By Walid Ramzi and Essam Mohamed
By Walid Ramzi and Essam Mohamed
September 28, 2011
Algerian Foreign Minister Mourad Medelci announced last week that his country was ready to work “closely” with the new Libyan authorities, adding that Algeria would eventually recognise the National Transitional Council (NTC).
“Algeria decided to work with the new Libyan authorities and to work on restoring co-operation between the two countries to their normal level, and I would even say restoring particularly enhanced co-operation in all fields,” Medelci told APS on Thursday (September 22nd) on the sidelines of the UN General Assembly meeting in New York.
The minister explained that Algeria’s position was “in harmony with the position of the African Union” and “based on Libya’s National Transitional Council commitment to boost the unity of the Libyan people, which is, of course, the more important goal”.
The African Union recognised Libya’s NTC as the “legitimate government” last Tuesday.
“Based on the NTC’s pledges and the position that was expressed by the African Union, the semi-official relations that Algeria has with NTC will turn now into official relations,” the Algerian minister said without specifying a timeframe.
As to the Algerian authorities’ decision to close the border with Libya, the chief Algerian diplomat said the border would only be re-opened when the Libyan side guarantees to monitor it.
Foreign Ministry spokesperson Amar Belani confirmed that Algeria would “formalise its relations with the new Libyan authorities”.
For his part, international relations researcher Mohamed Messli told Magharebia that the Algerian authorities’ decision came after “persistent contacts between Algerian officials and NTC members to melt the ice and put an end to the differences that appeared between the two sides over the past months following charges made by Libyan revolutionaries against the Algerian authorities of supporting Kadhafi’s regime”.
“Algeria is the last country in the region to recognise the NTC,” he noted.
The move could put an end to recent tensions between Algeria and Libya’s new government, according to Messali. He added that the decision to recognise the NTC would enable the two sides to discuss border control and arms smuggling.
Few Algerians commented on the announcement, with the exception of the Secretary-General of the Workers Party (Leftist) Louisa Hanoune who sharply criticised the government’s recognition of Libya’s “illegitimate NTC”. She said that Algeria should have remained committed to its rejection of co-operation with those who she billed as “rebels” and shouldn’t have given in to foreign pressures.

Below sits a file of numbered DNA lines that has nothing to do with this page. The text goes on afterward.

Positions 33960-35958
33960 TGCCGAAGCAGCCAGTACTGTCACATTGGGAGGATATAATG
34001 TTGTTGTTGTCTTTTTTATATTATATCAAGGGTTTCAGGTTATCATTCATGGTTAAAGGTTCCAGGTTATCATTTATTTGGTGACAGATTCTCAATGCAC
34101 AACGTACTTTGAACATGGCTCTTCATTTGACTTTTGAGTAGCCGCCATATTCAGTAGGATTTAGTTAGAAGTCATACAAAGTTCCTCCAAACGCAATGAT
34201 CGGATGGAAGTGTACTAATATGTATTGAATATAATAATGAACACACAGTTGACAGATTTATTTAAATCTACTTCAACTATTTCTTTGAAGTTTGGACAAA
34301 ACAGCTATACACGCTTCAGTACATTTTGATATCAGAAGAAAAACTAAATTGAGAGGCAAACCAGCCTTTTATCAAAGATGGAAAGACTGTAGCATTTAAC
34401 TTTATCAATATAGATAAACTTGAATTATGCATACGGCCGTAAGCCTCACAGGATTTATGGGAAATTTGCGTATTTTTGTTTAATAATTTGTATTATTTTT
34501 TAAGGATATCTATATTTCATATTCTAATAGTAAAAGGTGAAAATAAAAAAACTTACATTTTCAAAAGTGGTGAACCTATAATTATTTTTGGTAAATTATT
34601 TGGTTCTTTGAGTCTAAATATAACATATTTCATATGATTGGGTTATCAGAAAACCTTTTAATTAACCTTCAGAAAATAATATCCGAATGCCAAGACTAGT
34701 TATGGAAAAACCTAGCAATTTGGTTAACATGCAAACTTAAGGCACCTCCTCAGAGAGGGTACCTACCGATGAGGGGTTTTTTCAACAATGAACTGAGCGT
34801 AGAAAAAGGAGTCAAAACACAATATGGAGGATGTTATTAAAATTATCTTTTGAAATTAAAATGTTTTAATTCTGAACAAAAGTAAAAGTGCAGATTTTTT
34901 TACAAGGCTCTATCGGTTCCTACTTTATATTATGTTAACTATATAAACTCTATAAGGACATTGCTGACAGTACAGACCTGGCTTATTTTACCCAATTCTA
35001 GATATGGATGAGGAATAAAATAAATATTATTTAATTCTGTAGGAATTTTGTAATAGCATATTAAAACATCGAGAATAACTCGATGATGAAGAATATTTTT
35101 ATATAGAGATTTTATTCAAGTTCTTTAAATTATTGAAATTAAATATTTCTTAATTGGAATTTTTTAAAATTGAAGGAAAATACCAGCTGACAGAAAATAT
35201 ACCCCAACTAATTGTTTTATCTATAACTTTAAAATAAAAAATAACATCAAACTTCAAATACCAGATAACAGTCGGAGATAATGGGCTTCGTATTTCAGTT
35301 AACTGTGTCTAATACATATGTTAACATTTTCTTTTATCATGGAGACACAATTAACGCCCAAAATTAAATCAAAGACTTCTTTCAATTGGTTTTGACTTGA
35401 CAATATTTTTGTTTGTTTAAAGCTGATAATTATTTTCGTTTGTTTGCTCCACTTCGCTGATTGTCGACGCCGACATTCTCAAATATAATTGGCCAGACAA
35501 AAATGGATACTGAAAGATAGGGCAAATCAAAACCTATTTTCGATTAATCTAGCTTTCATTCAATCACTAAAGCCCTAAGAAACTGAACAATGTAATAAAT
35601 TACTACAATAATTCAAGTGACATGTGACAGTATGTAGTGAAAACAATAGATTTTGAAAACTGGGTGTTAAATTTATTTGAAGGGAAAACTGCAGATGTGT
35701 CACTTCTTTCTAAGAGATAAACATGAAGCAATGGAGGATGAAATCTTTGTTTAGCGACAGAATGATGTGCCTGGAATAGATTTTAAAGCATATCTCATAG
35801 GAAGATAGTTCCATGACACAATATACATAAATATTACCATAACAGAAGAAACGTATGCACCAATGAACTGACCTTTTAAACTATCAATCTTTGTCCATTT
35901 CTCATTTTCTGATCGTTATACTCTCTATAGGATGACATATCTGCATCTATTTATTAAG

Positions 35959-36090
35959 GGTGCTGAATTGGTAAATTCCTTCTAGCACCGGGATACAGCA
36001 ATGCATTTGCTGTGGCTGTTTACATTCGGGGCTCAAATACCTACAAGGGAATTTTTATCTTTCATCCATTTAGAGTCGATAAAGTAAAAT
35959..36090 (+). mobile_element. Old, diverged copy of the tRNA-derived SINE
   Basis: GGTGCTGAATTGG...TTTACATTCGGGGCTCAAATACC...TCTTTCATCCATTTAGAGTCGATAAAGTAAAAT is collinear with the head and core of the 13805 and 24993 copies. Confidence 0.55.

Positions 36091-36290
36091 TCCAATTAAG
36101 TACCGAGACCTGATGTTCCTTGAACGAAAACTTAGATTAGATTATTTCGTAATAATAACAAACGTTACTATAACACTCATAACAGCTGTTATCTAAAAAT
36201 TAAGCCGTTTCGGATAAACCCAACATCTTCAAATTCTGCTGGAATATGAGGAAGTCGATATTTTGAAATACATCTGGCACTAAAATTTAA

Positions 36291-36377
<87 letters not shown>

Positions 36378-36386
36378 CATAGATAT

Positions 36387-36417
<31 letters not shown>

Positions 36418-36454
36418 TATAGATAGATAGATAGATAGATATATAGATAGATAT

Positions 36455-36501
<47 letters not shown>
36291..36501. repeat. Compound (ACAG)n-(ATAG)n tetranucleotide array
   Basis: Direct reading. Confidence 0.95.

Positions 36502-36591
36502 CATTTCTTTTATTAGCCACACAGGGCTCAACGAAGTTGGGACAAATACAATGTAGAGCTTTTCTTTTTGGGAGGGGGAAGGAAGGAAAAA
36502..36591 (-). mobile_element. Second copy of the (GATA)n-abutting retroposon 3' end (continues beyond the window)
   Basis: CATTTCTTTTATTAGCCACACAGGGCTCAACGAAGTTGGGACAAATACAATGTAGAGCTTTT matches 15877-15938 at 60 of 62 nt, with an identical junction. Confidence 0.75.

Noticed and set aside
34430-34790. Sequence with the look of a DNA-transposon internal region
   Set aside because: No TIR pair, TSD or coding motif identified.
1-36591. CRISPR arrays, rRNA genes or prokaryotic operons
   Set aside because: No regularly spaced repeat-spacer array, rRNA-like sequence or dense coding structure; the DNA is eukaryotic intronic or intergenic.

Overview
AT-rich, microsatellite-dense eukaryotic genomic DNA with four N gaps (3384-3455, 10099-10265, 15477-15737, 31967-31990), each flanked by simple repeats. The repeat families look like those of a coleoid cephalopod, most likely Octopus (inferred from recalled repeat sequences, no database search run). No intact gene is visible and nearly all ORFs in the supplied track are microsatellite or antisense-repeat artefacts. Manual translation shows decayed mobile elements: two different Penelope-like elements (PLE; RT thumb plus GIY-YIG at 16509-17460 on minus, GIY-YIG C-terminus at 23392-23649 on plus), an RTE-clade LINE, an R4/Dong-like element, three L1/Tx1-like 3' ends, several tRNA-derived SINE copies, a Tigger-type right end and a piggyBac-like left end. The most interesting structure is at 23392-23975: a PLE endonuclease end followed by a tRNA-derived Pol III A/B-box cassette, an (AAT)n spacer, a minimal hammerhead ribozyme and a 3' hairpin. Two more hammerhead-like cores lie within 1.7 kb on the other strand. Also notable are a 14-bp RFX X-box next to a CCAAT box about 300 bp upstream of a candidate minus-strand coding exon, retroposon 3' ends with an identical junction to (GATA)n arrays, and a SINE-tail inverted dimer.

Libyans protest Aicha Kadhafi message
Meanwhile in Tripoli, Libyans rallied outside the Algerian embassy on Saturday (September 24th) to condemn an audio tape from Aicha Kadhafi, who was recently given refuge in Algeria.
The Kadhafi message was aired on Syrian satellite television station al-Rai. Libyan intellectuals and journalists demonstrating outside the Algerian embassy denounced the tape, saying it attempted to sow fitna among Libyans.
The Algerian ambassador to Libya met with two representatives of the protestors and told them that he had “seen the banners that call for preserving bilateral relations between the two countries”.
The ambassador also reiterated that Algeria’s reception of Kadhafi’s family was for purely humanitarian reasons. “We undertake that such a thing wouldn’t be repeated, as the Algerian government is following up on this,” he said, adding that relations were improving.
A statement from the protestors said that they asked the envoy to convey their resentment to the Algerian government, adding that they hoped the incident would not be repeated. The demonstrators also called for the extradition of Kadhafi relatives.
The Kadhafi tape was also denounced by Algerian Foreign Minister Mourad Medelci, who said the audio message was “unacceptable”, according to APS. The minister added that measures would be taken to “prevent such behaviour in the future”.